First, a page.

Pasadena’s 14th One City, One Story community reading celebration book selection is the novel Orphan Train by Christina Baker Kline.
Between 1854 and 1929, so-called orphan trains ran regularly from the cities of the East Coast to the farmlands of the Midwest, carrying thousands of abandoned children whose fates would be determined by luck or chance. Would they be adopted by a kind and loving family, or would they face a childhood and adolescence of hard labor and servitude?As a young Irish immigrant, Vivian Daly was one such child, sent by rail from New York City to an uncertain future a world away. Returning east later in life, Vivian leads a quiet, peaceful existence on the coast of Maine, the memories of her upbringing rendered a hazy blur. But in her attic, hidden in trunks, are vestiges of a turbulent past.Seventeen-year-old Molly Ayer knows that a community-service position helping an elderly widow clean out her attic is the only thing keeping her out of juvenile hall. But as Molly helps Vivian sort through her keepsakes and possessions, she discovers that she and Vivian aren’t as different as they appear. A Penobscot Indian who has spent her youth in and out of foster homes, Molly is also an outsider being raised by strangers, and she, too, has unanswered questions about the past.Moving between contemporary Maine and Depression-era Minnesota, Orphan Train is a powerful tale of upheaval and resilience, second chances and unexpected friendship.
One City, One Story activities and events will be held in March 2016. A community dialogue with the author is scheduled for Thursday, March 31st.
(Image Credit: Karin Diana)
Christina Baker Kline is the author of five novels, including the #1 New York Times bestselling Orphan Train. Her other novels include Bird in Hand, The Way Life Should Be, Desire Lines and Sweet Water. She is currently at work on a novel based on the iconic painting Christina's World, by Andrew Wyeth.Kline has also written and edited five nonfiction books, and she commissioned and edited two widely praised collections of original essays on the first year of parenthood and raising young children, Child of Mine and Room to Grow, and a book on grieving, Always Too Soon. She is the co-editor, with Anne Burt, of a collection of personal essays called About Face: Women Write About What They See When They Look in the Mirror, and is co-author, with her mother, Christina Looper Baker, of a book on feminist mothers and daughters, The Conversation Begins. Her essays, articles, and reviews have appeared in The New York Times, the San Francisco Chronicle, Money, More and Psychology Today, among other places.
Kline was born in Cambridge, England, and raised there as well as in the American South and Maine. She is a graduate of Yale, Cambridge and the University of Virginia, where she was a Henry Hoyns Fellow in Fiction Writing. She has taught fiction and nonfiction writing, poetry, English literature, literary theory and women’s studies at Yale, NYU, and Drew University, and served as Writer-in-Residence at Fordham University for four years. She is a recipient of several Geraldine R. Dodge Foundation Fellowships and Writer-in-Residence Fellowships at the Virginia Center for the Creative Arts. She supports a number of libraries and other associations in New Jersey and Maine, and is a member of the Advisory Board for Roots & Wings, a nonprofit that provides support for at-risk adolescent and aged-out foster care youth.Kline lives in an old house in Montclair, New Jersey, with her husband, David Kline, and three sons, Hayden, Will and Eli. She spends as much time as possible in an even older house in Southwest Harbor, Maine.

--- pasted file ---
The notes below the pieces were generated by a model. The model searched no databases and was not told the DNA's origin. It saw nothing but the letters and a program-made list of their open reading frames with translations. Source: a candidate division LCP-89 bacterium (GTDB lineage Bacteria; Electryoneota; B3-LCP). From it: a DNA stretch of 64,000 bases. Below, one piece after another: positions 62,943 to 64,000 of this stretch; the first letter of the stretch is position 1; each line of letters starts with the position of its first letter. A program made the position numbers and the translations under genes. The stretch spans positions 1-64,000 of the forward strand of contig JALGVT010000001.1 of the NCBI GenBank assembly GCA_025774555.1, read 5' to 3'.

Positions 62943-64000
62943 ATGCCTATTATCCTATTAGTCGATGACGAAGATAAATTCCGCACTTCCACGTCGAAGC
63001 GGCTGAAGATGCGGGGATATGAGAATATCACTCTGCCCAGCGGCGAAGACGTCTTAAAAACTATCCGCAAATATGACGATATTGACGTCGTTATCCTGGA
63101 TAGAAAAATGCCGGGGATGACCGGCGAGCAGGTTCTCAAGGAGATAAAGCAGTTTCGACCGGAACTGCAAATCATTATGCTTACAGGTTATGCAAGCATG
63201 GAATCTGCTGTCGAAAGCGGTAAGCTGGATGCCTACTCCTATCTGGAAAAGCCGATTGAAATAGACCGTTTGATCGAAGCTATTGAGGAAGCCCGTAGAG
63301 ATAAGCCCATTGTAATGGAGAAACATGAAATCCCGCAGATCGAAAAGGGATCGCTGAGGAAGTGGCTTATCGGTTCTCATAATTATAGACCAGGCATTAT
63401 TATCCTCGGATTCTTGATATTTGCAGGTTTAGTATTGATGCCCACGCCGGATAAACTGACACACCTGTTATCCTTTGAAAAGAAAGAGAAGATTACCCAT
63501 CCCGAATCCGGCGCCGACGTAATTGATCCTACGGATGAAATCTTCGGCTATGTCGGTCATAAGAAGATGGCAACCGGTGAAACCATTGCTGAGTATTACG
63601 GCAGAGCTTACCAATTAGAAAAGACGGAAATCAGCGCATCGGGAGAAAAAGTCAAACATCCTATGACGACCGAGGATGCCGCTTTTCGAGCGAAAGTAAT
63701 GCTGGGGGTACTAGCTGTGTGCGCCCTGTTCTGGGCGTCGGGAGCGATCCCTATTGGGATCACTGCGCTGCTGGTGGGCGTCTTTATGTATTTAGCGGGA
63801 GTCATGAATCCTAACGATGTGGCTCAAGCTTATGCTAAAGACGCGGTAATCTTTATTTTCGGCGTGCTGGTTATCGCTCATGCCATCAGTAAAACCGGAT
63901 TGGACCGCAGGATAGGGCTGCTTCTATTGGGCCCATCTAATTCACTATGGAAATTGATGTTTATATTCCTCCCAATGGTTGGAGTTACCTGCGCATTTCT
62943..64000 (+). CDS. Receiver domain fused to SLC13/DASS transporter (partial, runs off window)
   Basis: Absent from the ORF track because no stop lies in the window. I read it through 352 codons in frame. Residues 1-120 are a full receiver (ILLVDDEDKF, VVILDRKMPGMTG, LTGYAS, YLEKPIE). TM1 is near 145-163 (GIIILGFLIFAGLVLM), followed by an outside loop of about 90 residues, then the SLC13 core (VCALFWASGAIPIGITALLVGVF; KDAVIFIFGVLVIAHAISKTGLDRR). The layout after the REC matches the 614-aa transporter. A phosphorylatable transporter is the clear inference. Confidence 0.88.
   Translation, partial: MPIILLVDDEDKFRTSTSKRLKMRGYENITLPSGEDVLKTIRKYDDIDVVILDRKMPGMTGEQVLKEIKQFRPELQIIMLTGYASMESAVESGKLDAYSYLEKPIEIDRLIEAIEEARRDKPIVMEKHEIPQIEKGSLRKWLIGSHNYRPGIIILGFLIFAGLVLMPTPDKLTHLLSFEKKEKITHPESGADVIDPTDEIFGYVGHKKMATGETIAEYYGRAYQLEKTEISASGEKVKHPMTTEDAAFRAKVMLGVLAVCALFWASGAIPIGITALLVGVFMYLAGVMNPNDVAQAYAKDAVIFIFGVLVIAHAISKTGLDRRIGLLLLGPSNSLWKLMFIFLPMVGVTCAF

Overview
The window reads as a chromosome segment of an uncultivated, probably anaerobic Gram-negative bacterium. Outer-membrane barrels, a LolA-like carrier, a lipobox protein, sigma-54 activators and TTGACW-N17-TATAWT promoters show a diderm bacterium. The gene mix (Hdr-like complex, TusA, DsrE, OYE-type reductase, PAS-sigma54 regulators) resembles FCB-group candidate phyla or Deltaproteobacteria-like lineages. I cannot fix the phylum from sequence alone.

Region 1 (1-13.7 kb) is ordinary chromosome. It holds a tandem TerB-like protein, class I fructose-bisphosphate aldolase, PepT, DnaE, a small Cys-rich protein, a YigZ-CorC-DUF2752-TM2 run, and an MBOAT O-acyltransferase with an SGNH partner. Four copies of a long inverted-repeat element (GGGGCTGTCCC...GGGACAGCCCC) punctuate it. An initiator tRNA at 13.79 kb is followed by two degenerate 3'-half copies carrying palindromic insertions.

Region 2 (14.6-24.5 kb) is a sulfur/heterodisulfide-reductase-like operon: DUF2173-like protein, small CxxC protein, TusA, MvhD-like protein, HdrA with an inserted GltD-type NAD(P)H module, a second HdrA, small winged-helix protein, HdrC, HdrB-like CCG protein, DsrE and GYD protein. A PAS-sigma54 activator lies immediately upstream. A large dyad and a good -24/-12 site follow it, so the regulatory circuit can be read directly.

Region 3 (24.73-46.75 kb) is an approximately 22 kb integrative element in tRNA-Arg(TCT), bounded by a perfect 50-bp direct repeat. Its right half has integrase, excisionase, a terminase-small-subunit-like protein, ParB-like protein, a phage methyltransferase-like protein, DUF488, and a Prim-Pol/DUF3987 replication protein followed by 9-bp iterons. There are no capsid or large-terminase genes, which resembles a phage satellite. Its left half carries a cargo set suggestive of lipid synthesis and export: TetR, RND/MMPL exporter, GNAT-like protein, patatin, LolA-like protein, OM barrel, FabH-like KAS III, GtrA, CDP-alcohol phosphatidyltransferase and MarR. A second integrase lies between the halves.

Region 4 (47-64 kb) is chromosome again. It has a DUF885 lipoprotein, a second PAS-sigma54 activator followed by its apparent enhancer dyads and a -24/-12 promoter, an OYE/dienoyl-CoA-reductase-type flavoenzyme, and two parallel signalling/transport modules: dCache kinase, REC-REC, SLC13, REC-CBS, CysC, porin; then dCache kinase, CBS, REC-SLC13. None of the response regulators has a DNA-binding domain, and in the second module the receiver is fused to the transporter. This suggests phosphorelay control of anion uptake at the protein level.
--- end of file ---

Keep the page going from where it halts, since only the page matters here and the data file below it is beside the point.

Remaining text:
Programs will be held throughout March culminating in a discussion with the author on Thursday evening, March 31, 2016. Event details will be announced in the near future.For more information, visit www.onecityonestory.com or call (626) 744-7076
Pasadena Public Library has hosted the One City, One Story program since 2002.
The idea of getting a community together to discuss a single book actually arose in Seattle and quickly spread across the US, coming to Pasadena in 2002. Since beginning, the Pasadena Public Library has hosted ten titles and with each presentation the list of collaborating organizations, firms, volunteers, and businesses grows.
The purpose of the series of discussions is just that: to discuss. We hope to begin a healthy, enlightening, interesting conversation among the people of Pasadena. The idea is not to agree, but to share thoughts and opinions. In sharing, we all learn.
Usually in late summer, about 15 community readers begin coming together to suggest titles for the next spring’s selection.
Criteria for selection include:
In March or April, the programs begin, with all sorts of cooperative sessions being offered. There are often book discussions throughout the community, in churches, stores, and libraries. Colleges and schools sponsor related events like panel discussions, art shows, concerts, or lectures. Everyone gets involved. In support, the Pasadena Public Library buys 200-300 copies of the book; usually the schools get another hundred or so, and Pasadena City College has many copies available for their students as well.
The Pasadena Public Library is very pleased to continue to present this strong community effort. We believe it creates a colorful and varied conversation, whether folks are talking about the book at the grocery store, at a soccer practice, before a church service, or over the back fence. And that’s what it’s all about: One City, One Story, many ideas.